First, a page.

I don’t like to discuss politics. I avoid political conversations like I avoid mud puddles. I go around. It’s just cleaner that way.
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So I am still scratching my head about how I, a conflict-dodging home improvement columnist, and Pat Schroeder, former U.S. congresswoman, presidential candidate and political powerhouse, got aligned this week behind an all-consuming domestic issue:
We are in complete agreement. Much needs to be done, and everyone needs to pitch in.
Our worlds collided when I learned about her new digital book, “The House That Went on Strike,” out last month from Jumping Pages ($2.99). The interactive book app for the iPad teaches kids (and their parents) to tidy up, or else. Schroeder narrates.
Why her? Because after Schroeder retired from the U.S. House of Representatives, where she represented Colorado’s first district for 24 years, she published a memoir titled, “24 Years of House Work and the Place is Still a Mess.”
As the author of books titled “The House Always Wins” and “House of Havoc,” I was drawn to her titles like a horse to a salt lick, and to Schroeder, who is 72 and lives near me in greater Orlando.
“When I first read the manuscript,” she said, when I called her to discuss our common cause, “I thought, ‘This is really lovely.’ It’s a fresh approach to solving one huge problem everybody deals with. It’s not a finger-wagging-do-your-chores message. The parents are just as bad as the kids.”
Intrigued, I downloaded the interactive rhyming tale, and was soon sucked into a story about a house that gets fed up with its family and their slovenly ways, and rebels. The dishwasher tosses plates. The oven catches fire. The book shelves cave in. Finally, the house throws the family of four out, until they can find some respect for the place.
I was smitten. Where was this when I was riding hard on my kids and husband, shouting to the cobwebs in the corners: “Am I the only one around here who has any standards?!”
Schroeder’s voice tells the story “of naughty people who couldn’t care less” from the house’s point of view:
My roof was ancient, my chimney was grimy,
My windows were streaked and my walls were all slimy.
My shingles were battered; I had no sense of pride,
And if you think that sound gloomy, take a look inside!
I asked Schroeder to help me connect the dots between the house she tried to clean for the country, and the houses we live in that also need cleaning. “When you think about it, we can’t do it all by ourselves,” said the wife, mother of two, and grandmother of four. “In both houses, we need teamwork.”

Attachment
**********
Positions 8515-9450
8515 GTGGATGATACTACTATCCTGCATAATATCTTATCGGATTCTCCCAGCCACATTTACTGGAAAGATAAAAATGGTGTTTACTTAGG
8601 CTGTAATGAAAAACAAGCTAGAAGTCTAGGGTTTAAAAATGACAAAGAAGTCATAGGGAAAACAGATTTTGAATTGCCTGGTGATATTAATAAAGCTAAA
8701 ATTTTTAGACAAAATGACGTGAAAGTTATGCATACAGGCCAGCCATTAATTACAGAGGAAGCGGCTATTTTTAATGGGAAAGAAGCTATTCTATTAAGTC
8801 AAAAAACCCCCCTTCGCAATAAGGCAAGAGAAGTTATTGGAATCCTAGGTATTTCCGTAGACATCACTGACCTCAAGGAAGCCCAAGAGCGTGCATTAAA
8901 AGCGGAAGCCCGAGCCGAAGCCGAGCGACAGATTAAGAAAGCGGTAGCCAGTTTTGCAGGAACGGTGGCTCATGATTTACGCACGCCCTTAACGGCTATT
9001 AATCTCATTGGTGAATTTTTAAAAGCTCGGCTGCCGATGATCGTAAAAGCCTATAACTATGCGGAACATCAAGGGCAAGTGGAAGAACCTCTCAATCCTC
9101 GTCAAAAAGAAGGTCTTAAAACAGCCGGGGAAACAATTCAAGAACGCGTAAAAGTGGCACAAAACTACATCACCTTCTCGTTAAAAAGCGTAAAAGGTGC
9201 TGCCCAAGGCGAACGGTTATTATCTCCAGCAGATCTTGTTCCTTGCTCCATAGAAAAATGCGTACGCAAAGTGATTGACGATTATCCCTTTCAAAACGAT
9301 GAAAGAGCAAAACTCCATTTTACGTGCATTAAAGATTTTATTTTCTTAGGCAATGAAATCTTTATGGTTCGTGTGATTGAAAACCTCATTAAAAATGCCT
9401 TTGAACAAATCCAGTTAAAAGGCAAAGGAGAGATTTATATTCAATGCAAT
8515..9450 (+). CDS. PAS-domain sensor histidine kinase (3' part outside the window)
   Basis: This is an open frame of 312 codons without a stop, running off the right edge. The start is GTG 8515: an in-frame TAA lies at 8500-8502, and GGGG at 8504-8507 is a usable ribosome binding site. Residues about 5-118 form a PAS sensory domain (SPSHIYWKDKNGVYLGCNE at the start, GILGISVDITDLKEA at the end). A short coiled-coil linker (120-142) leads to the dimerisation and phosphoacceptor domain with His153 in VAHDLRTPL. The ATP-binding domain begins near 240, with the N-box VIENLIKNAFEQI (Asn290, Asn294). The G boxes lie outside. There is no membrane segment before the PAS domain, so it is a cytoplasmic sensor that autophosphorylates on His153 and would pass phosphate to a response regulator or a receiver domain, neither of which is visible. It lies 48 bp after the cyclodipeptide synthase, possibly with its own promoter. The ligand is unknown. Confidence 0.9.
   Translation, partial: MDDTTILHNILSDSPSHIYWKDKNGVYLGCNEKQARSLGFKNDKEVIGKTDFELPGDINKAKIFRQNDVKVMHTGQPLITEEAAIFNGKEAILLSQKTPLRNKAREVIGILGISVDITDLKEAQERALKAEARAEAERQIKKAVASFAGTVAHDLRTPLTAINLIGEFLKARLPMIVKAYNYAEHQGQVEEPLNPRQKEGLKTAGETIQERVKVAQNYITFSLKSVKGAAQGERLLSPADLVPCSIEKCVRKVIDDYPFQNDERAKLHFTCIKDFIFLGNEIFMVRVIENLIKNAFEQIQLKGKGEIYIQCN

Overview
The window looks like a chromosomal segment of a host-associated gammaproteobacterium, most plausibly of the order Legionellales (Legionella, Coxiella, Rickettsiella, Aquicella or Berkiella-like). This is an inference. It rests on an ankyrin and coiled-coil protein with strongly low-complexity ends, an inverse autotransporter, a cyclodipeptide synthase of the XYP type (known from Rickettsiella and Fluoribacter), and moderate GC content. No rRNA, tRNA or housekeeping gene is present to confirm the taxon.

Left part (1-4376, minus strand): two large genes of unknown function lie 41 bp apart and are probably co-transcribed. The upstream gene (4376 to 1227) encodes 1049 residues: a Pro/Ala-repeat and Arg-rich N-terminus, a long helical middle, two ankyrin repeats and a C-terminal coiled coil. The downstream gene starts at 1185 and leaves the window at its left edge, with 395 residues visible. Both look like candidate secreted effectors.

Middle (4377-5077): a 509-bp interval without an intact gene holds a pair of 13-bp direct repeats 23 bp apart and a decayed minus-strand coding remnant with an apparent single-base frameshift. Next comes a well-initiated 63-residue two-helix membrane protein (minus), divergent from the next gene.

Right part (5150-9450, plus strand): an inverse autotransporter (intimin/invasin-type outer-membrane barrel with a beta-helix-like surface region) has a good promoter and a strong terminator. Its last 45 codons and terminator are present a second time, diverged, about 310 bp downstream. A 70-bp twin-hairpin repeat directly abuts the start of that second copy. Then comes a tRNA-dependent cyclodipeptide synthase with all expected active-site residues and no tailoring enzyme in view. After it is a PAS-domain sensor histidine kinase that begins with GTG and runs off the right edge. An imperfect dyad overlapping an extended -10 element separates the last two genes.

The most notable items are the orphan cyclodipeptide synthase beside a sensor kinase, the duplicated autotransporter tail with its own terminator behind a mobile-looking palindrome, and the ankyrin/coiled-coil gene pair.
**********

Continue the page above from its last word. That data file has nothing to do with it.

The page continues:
Women are still coming out of a generation where they want to be super women, she said. “They want a fabulous home, a fabulous career, and to be fabulous wives and mothers. Well, that’s two or three full-time jobs right there. That’s a crazy myth. There’s so much women can do to relieve the stress on themselves. I hope this (book app) helps.”
Happily, the cautionary tale ends well:
Today, my oven bakes bread, my computer computes;
My fridge is chilly, my teakettle toots.
My ceilings sparkle, you could dine off my floors.
And why? It’s simple. My folks do their chores
As I wind up our phone call, I am reminded that as much as I avoid politics, that old feminist mantra still holds true: The personal is political. And housework, whether on Capitol Hill or at home, is everyone’s responsibility.
Here’s how Schroeder says to get families engaged in housework, and why it should be everyone’s job:
Use humor: Everybody hates a lecture, she says. So when the kids’ rooms get out of control, put crime-scene tape over their doors. When disorganized family members ask you where their things are, remind them, “Women don’t come with a GPS inserted.” When they say they don’t know how to work the (fill in the blank dishwasher/washing machine/vacuum), reply, “If you can drive a car or operate your laptop, you can run the washer.”
Don’t spoil them: Women who do all their kids’ laundry, cook every meal and clean up after everyone don’t do anyone any favors. The goal is to raise kids to become captains of their own ships.
Find the sweet spot. Know when the place is clean enough. “Women have to let go of that 1950s image of the mom baking and running a white glove around the house,” she says. Your floor doesn’t have to be clean enough to dine on, but you shouldn’t stick to it either.
Offer an incentive: If you have a family of four, and they all pitch in, the place will be clean in a quarter of the time. That frees everyone up to have fun. Say if we get this done by 2 p.m., we can all go to the movies. (I recently got my teenage daughter to clean the house in exchange for new school clothes.)
Explain why: Kids often don’t understand the importance of housework until they get to college and their room soon looks like a landfill. “Explain early that the reason everyone needs to tidy up is not to make everyone miserable,” says Schroeder, “it’s so you can live in a sanitary home, find your stuff, and feel proud to have friends over.”
Syndicated columnist and speaker Marni Jameson is the author of “House of Havoc” and “The House Always Wins” (Da Capo Press). Contact her through marnijameson.com.